Experienced men had to be employed at once, and they could not be found
rogistered with the National Reemployment Service.  Attempts to secure men
from this agency to plan and direct this huge construction program failed.

                 On Friday, January 26th, a conference was held between the
Federal, State and City C.W.A. authorities and the Park Departmont
officials, and permission was granted to the Departtmont of Parks of the City
to employ directly five hundred technical and construction supervisors at
salaries up to $80.00 per week.  The quota of five hundred mon was later
increased to five hundrod and forty-seven.  The Park Department was given a
free hand in the selection of these men.  No consideration was givon to
residence or need of work.  They wore to be hired on the basis of their
ability and experience.

                  Pursuant to this agreement the Park Department officials
canvassed the larger building and general contracting firms of the City for
lists of superintendents, foremen, expediters of construction and engineers
who were available, and secured from the Associated General Contractors lists
of member contractors.  All those lists contained names of experienced
supervisors who wore recommended by their former employers.  One thousand
three hundred telegrams wore sent out on Saturday afternoon to all men
interested in securing positions, directing then to report for personal
interviews on Sunday afternoon.  On Sunday afternoon all the applicants for
the foreman positions wora interviewed by Consulting Engineers of the
Department, and graded according to their experience and qualifications.  The
applicants for superintendent positions wore interviewed by engineers of the
Department and those whose record indicated capacity for the most responsible
positions, wore interviewed personally by the General Superintendent.  Colonel
Walter DeLamator, City C.W.A. administrator was asked to be present, and
reviewed and approved this emergency procedure.  The first men reported for
interviews at 2:00 P. M. on Sunday, and the task was completed at 5:00
A. M. Monday morning.  The superintendents who wore selectod were directed
that night by telegram to report to work on Monday, and the foremen who were
employed were directed by telegram to report for work over a period of the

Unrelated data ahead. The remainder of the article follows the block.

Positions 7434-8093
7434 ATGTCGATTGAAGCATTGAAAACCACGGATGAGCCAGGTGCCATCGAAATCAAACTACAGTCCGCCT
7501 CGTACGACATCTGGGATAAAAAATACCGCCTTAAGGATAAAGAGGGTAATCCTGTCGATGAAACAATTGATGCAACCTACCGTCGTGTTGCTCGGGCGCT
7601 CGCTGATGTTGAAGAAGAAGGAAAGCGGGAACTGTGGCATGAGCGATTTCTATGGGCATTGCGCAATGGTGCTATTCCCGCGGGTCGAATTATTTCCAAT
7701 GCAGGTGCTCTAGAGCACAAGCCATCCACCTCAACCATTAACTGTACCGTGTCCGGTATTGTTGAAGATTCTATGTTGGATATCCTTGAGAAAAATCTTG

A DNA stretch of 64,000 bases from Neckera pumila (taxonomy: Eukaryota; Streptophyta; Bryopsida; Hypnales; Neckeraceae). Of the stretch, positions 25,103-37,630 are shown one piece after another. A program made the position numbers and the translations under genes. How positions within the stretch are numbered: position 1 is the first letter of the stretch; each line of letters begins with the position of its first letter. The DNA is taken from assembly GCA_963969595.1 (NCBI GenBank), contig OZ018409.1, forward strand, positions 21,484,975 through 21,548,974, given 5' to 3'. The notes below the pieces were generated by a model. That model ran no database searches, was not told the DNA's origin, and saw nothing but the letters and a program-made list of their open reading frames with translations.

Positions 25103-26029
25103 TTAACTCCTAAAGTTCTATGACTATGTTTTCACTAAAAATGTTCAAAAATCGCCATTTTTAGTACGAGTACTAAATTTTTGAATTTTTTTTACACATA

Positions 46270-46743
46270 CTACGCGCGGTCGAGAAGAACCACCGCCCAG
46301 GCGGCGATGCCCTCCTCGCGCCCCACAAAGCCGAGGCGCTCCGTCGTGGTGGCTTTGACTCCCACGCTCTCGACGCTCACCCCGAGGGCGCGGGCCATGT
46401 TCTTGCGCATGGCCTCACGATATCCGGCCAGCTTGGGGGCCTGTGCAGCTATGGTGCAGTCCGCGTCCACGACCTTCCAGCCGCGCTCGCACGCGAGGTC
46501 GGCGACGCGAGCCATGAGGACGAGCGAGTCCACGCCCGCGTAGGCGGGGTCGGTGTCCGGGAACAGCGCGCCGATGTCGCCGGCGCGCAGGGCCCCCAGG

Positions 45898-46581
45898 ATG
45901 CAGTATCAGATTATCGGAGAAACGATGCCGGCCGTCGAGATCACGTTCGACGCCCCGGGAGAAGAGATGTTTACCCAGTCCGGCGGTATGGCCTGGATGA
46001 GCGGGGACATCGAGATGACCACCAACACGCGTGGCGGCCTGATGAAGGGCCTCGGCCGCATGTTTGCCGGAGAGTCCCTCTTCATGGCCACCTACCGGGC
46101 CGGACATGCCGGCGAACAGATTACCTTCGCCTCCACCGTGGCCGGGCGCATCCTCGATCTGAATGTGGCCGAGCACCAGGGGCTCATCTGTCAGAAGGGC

following three days.  A memorandum on this procedure forwarded to the
Chairman of the Civil Works Administration of the State of New York on
February 9th is attached.

                These men employed on January 27th were almost all outside
construction supervisors, and wo continued our efforts to obtain designing
architects, landscape architects and engineers from the National Reemployment
Service.  By the middle of February it became clear that not even white collar
engineers of sufficient experience and training could be drawn from this
agency.  On February 21st, the Director of the Federal Civil Works
administration of New York State authorized Colonel DeLamater, New York City
Civil Works Adninistrator, to select supervisory, designing and professional
personnel to the extent of 453 persons from lists submitted by the National
Engineers Society Employment Service, the National Engineers Society direct,
the Architectural League, the General Contractors Association or the
Association of Landscape Architects.  The Director commented in his letter
granting this authority that an emergency existed, making it impossible to
draw those men through the National Roemployment Service.  A copy of the
letter from the Civil Works Administrator is attached.

                  There was no limitation put on the residence of those 453
men.  They were to be hired for their ability and experience.  Due to a later
change of regulations, 142 of the 453 men were required to qualify through
Home Relief.

                  Of the original 547 men who were employed on January 27th,
374 are still employed on Park Department projects; of the 453 men who were